• Jake says:

      I don’t think you entirely understood the post Michael. Nowhere does Ms. Galef state that you shouldn’t be continuously updating your model with new information as it comes. However, that new information from a failed pass is merely one data point, and should be weighted as so. For example, we can take a team with a great quarterback and receivers and mediocre running backs. There is an incomplete pass from their quarterback the first play. If a computer was programming the expected yardage of the next play (using inputs on the precise stats of players from both teams) it would state that the coach should call for another pass.

      However, coaches often don’t take all the information available to them at the time. They merely think “well, passing failed the last play, so it will be more effective to run next play.” This is a non sequitor. Due to the recency effect, they are giving too much weight to recent events as datapoints in their decision. A rational coach will have some kind of algorithm in his head to properly weigh factors such as injuries, the strengths of the opposing team, unpredictability and other factors.

      • Mike says:

        Jake,

        I don’t disagree with anything you said. What does it have to do with my comments regarding Walsh’s play scripting?

      • Mike says:

        Jake,

        You must have meant Michael (not Mike) — of course that’s what you said. Never mind . . . . .

  12. Mike says:

    Here’s an interesting link I found describing the process:

    http://cohn.blogs.pressdemocrat.com/12936/bill-walsh-scripted-plays/

    He said scripting was like throwing a jab in a fight. How would the opponent react to the jab? What would it tell you about the next jab or a left hook off the jab? So, apparently there was a third benefit from this approach, it would inform him regarding how the opponent responded to specific situations and helped guide the rest of the play calling. Interesting article, take a look.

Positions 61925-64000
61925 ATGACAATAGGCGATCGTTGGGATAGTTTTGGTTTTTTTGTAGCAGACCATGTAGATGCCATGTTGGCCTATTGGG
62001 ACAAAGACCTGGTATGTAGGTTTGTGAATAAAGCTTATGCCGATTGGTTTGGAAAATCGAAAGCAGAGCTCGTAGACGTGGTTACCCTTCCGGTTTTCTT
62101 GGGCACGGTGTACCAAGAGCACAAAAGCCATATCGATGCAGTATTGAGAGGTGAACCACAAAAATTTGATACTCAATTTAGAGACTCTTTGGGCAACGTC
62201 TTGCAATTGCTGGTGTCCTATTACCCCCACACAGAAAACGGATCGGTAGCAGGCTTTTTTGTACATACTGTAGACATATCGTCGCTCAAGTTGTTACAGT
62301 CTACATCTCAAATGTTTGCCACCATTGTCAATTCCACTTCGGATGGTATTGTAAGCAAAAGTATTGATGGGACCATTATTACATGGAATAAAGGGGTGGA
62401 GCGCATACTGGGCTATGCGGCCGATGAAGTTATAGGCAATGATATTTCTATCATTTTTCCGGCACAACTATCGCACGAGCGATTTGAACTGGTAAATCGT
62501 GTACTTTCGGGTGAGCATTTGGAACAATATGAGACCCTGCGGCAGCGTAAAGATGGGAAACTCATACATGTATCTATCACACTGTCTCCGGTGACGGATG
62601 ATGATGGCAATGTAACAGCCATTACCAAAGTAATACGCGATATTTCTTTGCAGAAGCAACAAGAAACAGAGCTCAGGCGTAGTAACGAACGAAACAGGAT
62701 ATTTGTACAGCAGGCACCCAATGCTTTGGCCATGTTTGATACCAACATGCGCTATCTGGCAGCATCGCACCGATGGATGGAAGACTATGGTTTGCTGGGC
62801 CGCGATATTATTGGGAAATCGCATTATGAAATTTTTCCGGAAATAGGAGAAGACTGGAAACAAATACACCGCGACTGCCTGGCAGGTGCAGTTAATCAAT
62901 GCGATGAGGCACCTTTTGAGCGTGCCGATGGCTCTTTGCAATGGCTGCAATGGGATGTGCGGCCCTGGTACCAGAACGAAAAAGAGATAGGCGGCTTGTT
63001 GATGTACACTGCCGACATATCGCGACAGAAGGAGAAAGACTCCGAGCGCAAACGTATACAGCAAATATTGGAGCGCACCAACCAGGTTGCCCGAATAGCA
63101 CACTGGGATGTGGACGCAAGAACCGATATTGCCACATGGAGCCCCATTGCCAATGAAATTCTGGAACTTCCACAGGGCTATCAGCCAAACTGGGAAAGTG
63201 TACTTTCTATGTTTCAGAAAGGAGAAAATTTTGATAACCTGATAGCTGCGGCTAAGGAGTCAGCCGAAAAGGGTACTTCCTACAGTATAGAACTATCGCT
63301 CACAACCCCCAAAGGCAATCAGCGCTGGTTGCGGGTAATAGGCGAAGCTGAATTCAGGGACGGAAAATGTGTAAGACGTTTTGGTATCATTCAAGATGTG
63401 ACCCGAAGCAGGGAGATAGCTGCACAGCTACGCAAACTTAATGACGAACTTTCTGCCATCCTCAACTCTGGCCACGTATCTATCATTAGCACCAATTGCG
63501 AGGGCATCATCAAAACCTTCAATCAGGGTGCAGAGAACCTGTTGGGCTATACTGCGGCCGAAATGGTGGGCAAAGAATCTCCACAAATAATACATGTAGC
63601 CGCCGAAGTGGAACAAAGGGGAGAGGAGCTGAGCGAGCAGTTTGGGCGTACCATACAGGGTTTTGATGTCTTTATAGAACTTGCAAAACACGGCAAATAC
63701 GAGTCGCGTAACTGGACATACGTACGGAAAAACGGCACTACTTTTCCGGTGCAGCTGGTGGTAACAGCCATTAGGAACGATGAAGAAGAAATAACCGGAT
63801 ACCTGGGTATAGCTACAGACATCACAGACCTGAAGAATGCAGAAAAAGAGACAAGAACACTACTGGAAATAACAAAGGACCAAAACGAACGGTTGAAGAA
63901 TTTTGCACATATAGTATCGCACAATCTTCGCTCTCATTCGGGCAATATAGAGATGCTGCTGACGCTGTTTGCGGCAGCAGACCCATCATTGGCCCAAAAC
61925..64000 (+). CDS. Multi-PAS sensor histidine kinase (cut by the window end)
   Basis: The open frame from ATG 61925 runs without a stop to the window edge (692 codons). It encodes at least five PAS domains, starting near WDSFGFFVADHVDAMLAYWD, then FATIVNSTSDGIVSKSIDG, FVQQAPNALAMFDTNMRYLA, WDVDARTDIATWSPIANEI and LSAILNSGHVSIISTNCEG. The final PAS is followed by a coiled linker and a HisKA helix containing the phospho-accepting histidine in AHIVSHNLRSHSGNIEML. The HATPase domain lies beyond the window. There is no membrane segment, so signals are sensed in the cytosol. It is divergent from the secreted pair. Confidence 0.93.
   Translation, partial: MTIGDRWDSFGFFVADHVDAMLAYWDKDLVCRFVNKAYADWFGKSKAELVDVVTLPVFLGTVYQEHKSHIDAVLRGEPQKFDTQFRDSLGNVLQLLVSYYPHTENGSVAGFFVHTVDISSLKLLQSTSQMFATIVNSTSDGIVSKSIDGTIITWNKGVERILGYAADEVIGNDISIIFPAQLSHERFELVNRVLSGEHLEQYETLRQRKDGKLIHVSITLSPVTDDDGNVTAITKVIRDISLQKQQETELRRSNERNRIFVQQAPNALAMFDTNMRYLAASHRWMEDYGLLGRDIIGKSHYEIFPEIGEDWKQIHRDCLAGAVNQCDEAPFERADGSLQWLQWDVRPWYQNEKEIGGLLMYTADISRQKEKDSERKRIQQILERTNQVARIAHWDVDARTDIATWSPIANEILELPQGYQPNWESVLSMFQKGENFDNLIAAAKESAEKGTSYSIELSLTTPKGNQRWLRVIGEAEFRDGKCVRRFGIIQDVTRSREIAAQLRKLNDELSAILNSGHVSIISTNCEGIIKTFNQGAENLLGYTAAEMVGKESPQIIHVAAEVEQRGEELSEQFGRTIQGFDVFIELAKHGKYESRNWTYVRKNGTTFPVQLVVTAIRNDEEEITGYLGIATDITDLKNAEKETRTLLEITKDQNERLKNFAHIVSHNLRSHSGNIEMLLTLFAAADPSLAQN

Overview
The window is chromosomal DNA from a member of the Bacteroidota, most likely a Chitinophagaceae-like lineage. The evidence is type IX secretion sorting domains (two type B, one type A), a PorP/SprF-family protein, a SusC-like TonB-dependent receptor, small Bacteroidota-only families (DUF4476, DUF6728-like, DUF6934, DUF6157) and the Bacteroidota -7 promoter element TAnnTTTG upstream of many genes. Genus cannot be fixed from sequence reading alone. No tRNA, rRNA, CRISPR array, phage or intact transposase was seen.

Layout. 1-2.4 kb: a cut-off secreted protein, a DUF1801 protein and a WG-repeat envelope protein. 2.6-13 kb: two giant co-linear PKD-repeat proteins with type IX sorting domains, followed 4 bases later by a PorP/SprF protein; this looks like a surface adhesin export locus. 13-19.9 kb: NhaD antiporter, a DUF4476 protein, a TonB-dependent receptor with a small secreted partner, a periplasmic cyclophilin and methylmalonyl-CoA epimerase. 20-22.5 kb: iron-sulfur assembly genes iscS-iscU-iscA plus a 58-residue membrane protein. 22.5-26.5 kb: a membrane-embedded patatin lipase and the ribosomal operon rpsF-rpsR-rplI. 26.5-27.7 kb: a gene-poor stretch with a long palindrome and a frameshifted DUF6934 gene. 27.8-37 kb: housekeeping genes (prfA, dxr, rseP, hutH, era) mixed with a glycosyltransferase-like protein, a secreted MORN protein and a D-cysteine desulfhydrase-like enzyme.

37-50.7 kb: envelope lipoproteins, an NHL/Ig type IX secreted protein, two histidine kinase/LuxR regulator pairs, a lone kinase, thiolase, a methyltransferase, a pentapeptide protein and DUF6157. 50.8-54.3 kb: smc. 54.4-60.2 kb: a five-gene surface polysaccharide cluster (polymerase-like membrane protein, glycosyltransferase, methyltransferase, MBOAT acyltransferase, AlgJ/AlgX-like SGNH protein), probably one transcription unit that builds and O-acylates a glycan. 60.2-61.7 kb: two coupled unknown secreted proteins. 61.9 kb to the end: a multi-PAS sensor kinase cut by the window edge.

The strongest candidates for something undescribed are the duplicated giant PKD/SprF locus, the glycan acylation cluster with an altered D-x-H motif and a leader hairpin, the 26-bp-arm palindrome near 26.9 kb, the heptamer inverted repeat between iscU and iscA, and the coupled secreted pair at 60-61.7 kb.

13. Jake says:

    No problem, Mike! I also got my names mixed up. I originally thought this post was written by Julia, when it was actually written by Jesse. So credit goes to Jesse for an interesting article 🙂

  14. AR says:

    It’s interesting that irrationality is brought up. I’ve lately heard a lot about George Lakoff, a well known scientist and in this guy’s books he constantly writes about ‘fake’ reason and ‘real’ reason, the real reason being the rationality stuffed with emotion and metaphorical thought, and fake reason being classic logic. He’s argued with Steven Pinker, but I just wanted to know if he is an enemy relativist or have I just greatly misconstrued the situation at hand when in fact he means something else?
    Thanks, and if the latter is true than it’s pretty big as lots of people are getting the wrong impression about him, and are preaching postmodern ethics.
    Would be great if you guys could do some debunking!!!
    Cheers, and great post.

  15. Dave says:

    I’d be curious to know whether the run % after a run is affected by the amount of contact the RB suffered on the previous play. I think part of what’s happening is the coach’s desire to give the RB a break. If the RB goes out of bounds the clock stops and in general has suffered less contact. I wonder if run %s in such situations is higher than otherwise.

  16. Pingback: Which Cognitive Bias is Making NFL Coaches Predictable? | Measure of Doubt